Iggy Pop's "lonesome and selfish" childhood helped make him a successful musician.
The rock star has been on the music scene since the late '60s, producing hits such as Lust For Life and The Passenger during his career. Growing up in a trailer park with his teacher father and office-worker mother proved to be the perfect environment to shape Iggy's music ideas.
"It made me lonesome and selfish, and both are potentially good for a writer and performer respectively," he explained to Mojo. "Lonesome for the writer, selfish for the performer. It's a shame being so selfish, and it's a shame being so lonesome sometimes."
Iggy was interviewed by Queens of the Stone Age rocker Josh Homme for the publication, who himself is a massive fan of the star. The pair are set to go on tour this year (16), with their Post Pop Depression shows taking them everywhere from New York to Amsterdam. The concerts are named after their upcoming joint LP, which was produced by Josh and is out in March.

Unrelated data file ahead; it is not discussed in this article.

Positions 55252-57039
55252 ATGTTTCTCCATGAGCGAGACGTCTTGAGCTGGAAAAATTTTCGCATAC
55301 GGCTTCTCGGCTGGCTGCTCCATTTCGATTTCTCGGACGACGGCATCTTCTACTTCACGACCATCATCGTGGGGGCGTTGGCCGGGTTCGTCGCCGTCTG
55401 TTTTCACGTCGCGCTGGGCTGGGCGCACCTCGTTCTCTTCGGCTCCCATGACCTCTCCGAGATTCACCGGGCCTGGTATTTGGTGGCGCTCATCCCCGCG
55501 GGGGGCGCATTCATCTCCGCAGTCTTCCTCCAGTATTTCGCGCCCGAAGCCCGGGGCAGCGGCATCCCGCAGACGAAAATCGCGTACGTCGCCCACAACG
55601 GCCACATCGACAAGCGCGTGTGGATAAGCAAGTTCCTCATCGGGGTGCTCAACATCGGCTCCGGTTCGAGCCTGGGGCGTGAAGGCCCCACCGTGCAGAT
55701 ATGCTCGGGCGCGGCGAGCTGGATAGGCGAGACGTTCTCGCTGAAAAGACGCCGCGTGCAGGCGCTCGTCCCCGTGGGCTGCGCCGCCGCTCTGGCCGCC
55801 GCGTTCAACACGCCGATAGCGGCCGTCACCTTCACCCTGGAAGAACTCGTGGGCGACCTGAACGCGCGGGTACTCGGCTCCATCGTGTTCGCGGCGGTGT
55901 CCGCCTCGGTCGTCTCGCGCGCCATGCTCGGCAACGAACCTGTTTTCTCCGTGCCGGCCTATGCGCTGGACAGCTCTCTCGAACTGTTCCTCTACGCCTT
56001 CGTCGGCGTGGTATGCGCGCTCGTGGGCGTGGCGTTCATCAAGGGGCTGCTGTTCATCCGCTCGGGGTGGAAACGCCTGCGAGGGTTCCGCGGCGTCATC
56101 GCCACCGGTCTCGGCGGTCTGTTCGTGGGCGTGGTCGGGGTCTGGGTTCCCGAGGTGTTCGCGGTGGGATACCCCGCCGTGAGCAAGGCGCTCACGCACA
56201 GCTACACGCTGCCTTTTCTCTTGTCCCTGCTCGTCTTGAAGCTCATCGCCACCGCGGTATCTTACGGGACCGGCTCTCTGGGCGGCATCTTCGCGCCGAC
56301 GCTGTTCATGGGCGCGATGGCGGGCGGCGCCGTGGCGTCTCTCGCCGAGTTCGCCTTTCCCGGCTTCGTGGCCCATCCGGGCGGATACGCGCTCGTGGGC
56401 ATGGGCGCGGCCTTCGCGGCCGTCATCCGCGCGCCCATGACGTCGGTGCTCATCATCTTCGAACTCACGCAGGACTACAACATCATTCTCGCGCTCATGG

Josh still remembers how overcome with emotion he was when Iggy reached out to him.
"It was all a little hard to get your head around," he recalled. "Then he sent me this package. He knew that Lust For Life (album) was very big for me, and he said: 'I'll send you some stuff to get started, some lyrics and some things that are important for me... and I'll send you a breakdown of Lust For Life, song by song.' I was like, 'Holy s**t.' That willingness to give an insight into something that I love really meant a lot."
Post Pop Depression is an especially important album for Iggy, who recently explained he felt the need to reassert himself as a solo artist following his reunion with his band The Stooges.
“I was feeling challenged at this point in my life to prove my value as a musical artist, not as a symbol of anything,” he recently told Britain's The Guardian newspaper.